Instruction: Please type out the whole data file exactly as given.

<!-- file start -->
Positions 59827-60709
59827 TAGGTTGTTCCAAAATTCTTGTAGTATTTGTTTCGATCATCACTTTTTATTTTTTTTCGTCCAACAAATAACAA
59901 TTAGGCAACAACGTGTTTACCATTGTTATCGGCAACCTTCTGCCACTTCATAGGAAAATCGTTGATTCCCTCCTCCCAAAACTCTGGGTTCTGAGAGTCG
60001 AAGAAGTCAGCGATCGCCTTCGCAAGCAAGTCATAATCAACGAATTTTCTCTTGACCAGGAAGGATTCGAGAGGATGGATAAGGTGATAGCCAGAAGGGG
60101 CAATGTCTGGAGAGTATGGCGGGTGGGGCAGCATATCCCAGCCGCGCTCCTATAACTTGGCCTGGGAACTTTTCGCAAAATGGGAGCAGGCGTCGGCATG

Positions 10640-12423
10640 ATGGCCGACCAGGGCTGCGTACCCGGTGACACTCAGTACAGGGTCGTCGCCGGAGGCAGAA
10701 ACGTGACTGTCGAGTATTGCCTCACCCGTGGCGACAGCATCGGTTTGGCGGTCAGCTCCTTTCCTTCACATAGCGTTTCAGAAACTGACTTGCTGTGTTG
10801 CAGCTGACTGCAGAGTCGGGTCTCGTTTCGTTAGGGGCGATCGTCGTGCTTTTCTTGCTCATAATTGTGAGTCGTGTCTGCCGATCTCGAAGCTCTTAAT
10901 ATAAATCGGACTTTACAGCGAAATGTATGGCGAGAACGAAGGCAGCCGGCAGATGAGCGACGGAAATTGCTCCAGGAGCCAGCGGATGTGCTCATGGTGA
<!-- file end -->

Positions 59827-60709
59827 TAGGTTGTTCCAAAATTCTTGTAGTATTTGTTTCGATCATCACTTTTTATTTTTTTTCGTCCAACAAATAACAA
59901 TTAGGCAACAACGTGTTTACCATTGTTATCGGCAACCTTCTGCCACTTCATAGGAAAATCGTTGATTCCCTCCTCCCAAAACTCTGGGTTCTGAGAGTCG
60001 AAGAAGTCAGCGATCGCCTTCGCAAGCAAGTCATAATCAACGAATTTTCTCTTGACCAGGAAGGATTCGAGAGGATGGATAAGGTGATAGCCAGAAGGGG
60101 CAATGTCTGGAGAGTATGGCGGGTGGGGCAGCATATCCCAGCCGCGCTCCTATAACTTGGCCTGGGAACTTTTCGCAAAATGGGAGCAGGCGTCGGCATG

Positions 10640-12423
10640 ATGGCCGACCAGGGCTGCGTACCCGGTGACACTCAGTACAGGGTCGTCGCCGGAGGCAGAA
10701 ACGTGACTGTCGAGTATTGCCTCACCCGTGGCGACAGCATCGGTTTGGCGGTCAGCTCCTTTCCTTCACATAGCGTTTCAGAAACTGACTTGCTGTGTTG
10801 CAGCTGACTGCAGAGTCGGGTCTCGTTTCGTTAGGGGCGATCGTCGTGCTTTTCTTGCTCATAATTGTGAGTCGTGTCTGCCGATCTCGAAGCTCTTAAT
10901 ATAAATCGGACTTTACAGCGAAATGTATGGCGAGAACGAAGGCAGCCGGCAGATGAGCGACGGAAATTGCTCCAGGAGCCAGCGGATGTGCTCATGGTGA